The 10 things you need to know about in Jason Kenney’s latest austerity budget

When the NDP were in charge they did a pretty bad impersonation of the Lougheed-era PCs. Now with all of the damage wrought by the pandemic Kenney has been forced to do a very bad impersonation of the NDP. 

There’s very little public appetite for the sort of huge cuts and austerity that Kenney and the UCP were planning to inflict this year, and you can tell that the government was trying to be a bit more restrained than they were last year. But only a bit. Spending on health, education and social programs are for the most part not going up, and for every example of a program getting slightly better funding, there’s one on another page taking a hit.

Finance minister Travis Toews in his budget press conference. Source: Your Alberta Youtube.

But while crucial services and programs keep getting squeezed, the UCP have managed to find room in the budget for all their partisan favorites—including the broadly loathed ‘war room’ the Canadian Energy Centre and a cynical campaign to drive up conservative voter engagement in the upcoming municipal elections with a sham referendum on equalization and a senate ‘election’ that is essentially a complete fiction.

And then there’s the matter of the more than a billion dollars blown by Kenney, after Joe Biden was elected, on a pipeline that President Biden vowed to cancel.

This provincial budget doesn’t just show us the UCP administration’s priorities—it will have real, material impacts on every person who lives in the province. The UCP know what they’d like you to focus on. But here are the top ten things we think you should know about Alberta’s 2021 budget.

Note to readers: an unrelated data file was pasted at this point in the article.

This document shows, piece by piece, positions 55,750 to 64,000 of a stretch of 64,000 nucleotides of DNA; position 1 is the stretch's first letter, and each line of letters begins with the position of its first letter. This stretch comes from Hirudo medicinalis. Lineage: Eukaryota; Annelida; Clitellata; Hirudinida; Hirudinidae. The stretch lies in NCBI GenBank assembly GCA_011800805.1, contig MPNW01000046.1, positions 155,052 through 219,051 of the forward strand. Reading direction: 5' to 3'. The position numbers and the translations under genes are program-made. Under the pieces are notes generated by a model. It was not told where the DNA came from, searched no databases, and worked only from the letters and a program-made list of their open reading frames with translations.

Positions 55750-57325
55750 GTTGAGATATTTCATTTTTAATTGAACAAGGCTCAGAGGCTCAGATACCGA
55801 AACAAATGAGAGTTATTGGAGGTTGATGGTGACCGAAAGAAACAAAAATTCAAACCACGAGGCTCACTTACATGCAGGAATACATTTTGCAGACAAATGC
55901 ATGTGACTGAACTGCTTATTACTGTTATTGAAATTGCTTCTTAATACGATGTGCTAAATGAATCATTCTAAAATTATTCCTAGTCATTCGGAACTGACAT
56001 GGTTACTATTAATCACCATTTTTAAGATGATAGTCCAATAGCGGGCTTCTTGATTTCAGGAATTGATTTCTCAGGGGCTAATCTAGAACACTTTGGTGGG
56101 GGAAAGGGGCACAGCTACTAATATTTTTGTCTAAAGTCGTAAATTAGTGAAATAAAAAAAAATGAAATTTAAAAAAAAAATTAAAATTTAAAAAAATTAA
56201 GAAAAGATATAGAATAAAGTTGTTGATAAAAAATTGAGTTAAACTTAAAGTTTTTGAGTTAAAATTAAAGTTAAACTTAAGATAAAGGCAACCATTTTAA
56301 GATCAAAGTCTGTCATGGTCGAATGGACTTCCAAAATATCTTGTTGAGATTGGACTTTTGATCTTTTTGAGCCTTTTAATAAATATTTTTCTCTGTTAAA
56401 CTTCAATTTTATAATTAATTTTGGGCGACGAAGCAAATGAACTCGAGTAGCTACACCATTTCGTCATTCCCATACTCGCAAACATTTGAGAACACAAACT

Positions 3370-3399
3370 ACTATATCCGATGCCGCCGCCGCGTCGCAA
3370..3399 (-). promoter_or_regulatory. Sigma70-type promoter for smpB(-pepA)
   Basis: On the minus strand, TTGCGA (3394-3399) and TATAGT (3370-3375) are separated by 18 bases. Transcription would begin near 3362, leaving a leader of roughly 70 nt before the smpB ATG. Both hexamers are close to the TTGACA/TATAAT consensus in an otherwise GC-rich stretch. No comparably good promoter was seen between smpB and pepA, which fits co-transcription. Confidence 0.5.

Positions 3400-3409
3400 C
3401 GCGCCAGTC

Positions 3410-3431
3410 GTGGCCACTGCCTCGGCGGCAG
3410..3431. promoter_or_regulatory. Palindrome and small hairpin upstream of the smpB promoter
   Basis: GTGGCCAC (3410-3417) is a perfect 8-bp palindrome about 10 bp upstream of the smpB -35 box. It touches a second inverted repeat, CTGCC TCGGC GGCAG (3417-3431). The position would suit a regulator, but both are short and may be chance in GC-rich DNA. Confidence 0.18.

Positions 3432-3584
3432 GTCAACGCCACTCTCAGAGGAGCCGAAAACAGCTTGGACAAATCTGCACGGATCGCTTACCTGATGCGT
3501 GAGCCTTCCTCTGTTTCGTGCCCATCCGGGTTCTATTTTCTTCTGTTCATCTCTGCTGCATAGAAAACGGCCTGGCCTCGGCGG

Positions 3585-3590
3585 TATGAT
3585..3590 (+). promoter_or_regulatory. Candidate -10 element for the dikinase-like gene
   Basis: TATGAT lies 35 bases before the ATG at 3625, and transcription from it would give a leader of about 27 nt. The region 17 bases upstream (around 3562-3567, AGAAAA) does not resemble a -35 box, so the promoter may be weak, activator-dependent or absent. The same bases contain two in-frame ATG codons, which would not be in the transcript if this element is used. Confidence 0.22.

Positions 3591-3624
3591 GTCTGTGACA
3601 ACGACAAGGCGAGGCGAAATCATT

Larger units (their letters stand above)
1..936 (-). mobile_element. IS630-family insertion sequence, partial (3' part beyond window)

Despite the pandemic, health funding isn’t really going up

You might expect that in the wake of a historic pandemic, one that nearly overwhelmed Alberta’s health care system and exposed some serious deficiencies at AHS, the government would make a significant investment to keep us from being blindsided ever again. But no: there will be a very modest 4% increase in 2021 and then the health care budget is essentially frozen for two years. When the next pandemic hits, we’re likely to be in the same situation we were in 2020.

Education is getting cut again, hard

Post-secondary education in Alberta has already been under heavy pressure, eating nearly $360 million in cuts in last year’s budget. The hacking-away continues this year with another $135 million squeezed out of  college and university budgets, which is sure to lead to more layoffs and even higher fees for students.

K-12 isn’t doing so well either—the education system is looking at a $64 million cut from 2020-2021 to 2021-2022, and despite enrollment continuing to grow year after year, the K-12 budget is frozen all the way through 2024.

No plan for Alberta’s future

There’s a hilarious quote from Toews’ budget address that’s worth highlighting.

“Some suggest diversifying the economy requires a transition from our traditional sectors such as energy. Let me be clear, Mr. Speaker. That is not this government’s position.”

This brings to mind the famous bit of Canadian political bafflegab, “conscription if necessary but not necessarily conscription,” from William Lyon Mackenzie King.